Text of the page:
Field work includes monitoring plant life
As you walk around Pittsburgh, you may notice plant life growing around you. Whether you are strolling through Frick Park or hustling to catch your bus Downtown, nature's imprint is everywhere. For Dr. Matthew Opdyke and his students, that natural growth is a whisper of something much bigger.
Opdyke is an assistant professor of environmental studies in Point Park's Department of Natural Sciences and Engineering Technology. After receiving a research grant from the Pennsylvania Department of Conservation and Natural Resources in June 2009, Opdyke has been studying lichen -- a composite organism consisting of a symbiotic association of a fungus with a photosynthetic partner such as algae. The algae and fungus live off one another.
Lichen can grow in fairly extreme environments, Pittsburgh's bitter winters being no exception. They can grow on brick walls just as well as in green space. What is most intriguing to Opdyke and his students is that the diversity and growth of the lichen is also an indicator of air quality.
"We're studying lichen in areas like Schenley Park, Frick Park, Mingo Creek, Roaring Run, and Downtown," said Opdyke. "We've found that Mingo Creek has the most diversity of lichens. It's the most natural space and it's the moistest. So we can begin to make some assumptions based on the diversity of lichen growth and its location."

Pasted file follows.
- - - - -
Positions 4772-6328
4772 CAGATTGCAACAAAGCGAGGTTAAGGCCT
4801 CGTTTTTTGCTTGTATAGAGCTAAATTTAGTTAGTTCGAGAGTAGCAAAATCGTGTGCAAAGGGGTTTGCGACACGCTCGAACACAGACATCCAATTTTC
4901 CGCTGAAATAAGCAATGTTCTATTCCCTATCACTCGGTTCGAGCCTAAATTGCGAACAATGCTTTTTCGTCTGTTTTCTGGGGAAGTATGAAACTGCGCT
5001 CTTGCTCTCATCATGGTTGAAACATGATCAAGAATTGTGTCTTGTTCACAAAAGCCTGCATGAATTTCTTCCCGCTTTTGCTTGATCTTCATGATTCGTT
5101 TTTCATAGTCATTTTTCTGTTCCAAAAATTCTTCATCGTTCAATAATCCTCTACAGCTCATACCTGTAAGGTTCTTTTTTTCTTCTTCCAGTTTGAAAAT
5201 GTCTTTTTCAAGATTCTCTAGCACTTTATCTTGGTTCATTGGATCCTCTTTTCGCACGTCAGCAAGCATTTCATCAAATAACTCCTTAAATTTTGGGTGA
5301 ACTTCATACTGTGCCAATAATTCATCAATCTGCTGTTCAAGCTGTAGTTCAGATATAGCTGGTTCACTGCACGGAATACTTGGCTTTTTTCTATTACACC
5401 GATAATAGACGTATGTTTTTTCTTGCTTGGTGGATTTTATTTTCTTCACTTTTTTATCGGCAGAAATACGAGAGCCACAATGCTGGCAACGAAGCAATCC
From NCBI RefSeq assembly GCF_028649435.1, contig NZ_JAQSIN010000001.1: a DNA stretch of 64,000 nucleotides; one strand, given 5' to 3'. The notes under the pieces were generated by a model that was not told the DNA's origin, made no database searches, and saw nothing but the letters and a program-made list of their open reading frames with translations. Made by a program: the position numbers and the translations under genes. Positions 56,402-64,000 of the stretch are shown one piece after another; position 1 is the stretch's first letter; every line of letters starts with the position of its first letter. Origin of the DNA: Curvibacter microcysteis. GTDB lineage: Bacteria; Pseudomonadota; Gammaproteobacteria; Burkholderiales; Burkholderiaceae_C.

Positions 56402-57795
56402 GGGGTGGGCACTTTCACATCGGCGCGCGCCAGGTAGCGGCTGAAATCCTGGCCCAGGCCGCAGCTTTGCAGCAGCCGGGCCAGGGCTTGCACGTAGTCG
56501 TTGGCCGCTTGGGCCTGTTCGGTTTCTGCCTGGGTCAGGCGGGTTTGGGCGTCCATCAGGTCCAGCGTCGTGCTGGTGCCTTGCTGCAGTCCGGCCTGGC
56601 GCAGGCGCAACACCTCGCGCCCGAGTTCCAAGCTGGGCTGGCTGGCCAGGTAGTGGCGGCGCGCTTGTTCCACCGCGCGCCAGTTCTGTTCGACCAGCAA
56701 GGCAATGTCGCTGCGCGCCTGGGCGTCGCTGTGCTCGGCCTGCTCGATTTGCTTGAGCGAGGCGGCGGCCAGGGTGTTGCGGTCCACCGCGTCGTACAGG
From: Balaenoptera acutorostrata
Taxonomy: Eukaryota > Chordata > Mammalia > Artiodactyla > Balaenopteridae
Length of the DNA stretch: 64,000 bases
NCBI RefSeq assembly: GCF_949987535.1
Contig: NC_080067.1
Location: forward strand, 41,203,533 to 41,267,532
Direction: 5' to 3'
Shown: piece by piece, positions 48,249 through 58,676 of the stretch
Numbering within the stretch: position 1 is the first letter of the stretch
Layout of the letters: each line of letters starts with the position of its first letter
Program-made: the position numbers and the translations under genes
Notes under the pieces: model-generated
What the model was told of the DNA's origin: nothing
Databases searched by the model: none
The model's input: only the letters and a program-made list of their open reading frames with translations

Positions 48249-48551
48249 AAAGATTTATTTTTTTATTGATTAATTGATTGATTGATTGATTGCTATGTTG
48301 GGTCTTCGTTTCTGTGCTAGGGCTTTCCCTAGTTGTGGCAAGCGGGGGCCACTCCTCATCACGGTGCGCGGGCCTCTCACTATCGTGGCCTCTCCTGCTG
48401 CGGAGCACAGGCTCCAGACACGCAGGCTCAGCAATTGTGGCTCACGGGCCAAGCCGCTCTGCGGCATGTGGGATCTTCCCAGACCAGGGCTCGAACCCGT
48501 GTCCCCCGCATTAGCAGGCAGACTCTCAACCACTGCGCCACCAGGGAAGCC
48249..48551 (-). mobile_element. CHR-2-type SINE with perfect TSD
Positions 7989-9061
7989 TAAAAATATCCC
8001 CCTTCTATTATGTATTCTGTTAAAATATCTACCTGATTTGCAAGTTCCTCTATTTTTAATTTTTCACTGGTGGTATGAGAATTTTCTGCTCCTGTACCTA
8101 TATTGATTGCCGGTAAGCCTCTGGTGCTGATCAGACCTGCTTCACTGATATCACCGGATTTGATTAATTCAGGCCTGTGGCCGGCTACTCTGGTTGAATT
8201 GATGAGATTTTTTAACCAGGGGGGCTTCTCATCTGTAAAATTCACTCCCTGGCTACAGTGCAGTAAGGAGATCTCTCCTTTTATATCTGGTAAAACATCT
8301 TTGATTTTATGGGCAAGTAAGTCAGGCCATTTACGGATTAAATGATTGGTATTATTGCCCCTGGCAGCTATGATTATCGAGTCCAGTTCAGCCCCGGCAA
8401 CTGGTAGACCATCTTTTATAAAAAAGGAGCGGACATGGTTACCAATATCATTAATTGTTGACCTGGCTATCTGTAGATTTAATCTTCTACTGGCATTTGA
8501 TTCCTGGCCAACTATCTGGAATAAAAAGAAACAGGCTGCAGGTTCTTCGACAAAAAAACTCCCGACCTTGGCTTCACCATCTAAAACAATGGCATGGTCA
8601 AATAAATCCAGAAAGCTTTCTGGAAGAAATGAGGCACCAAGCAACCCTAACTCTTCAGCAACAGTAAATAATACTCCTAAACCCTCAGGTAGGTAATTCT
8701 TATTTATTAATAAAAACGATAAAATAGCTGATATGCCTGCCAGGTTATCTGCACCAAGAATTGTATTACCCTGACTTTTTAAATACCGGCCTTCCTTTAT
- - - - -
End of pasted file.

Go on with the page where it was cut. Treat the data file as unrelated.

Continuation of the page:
Joshua Roy is a senior in the NSET program. He began working with Opdyke last summer conducting plant monitoring and has worked on the lichen project throughout the fall.
"The most interesting part of what we do is being in the field," Roy said. "It's a lot of work. You must be sure that when you publish your data, it is statistically sound. But it's exciting to be able to contribute to scientific understanding on a local level."
Kyle Barnada-Acuna, a junior in the NSET program, has been working with Opdyke throughout the fall semester collecting samples of mineral lichen from local parks to include in a diversity list for the state. His experience with the project has changed the way he sees the world around him.
"It's amazing how many subjects you can pull from a small area," Barnada-Acuna said. "I've also begun comparing what I see here with other areas. I was visiting Philadelphia recently and I found myself noticing things I never would have before."
Opdyke and his students will begin collecting lichen samples again in the Spring. The research project ends in June 2010.
Article by Terra McBride
Photos by Bethany Foltz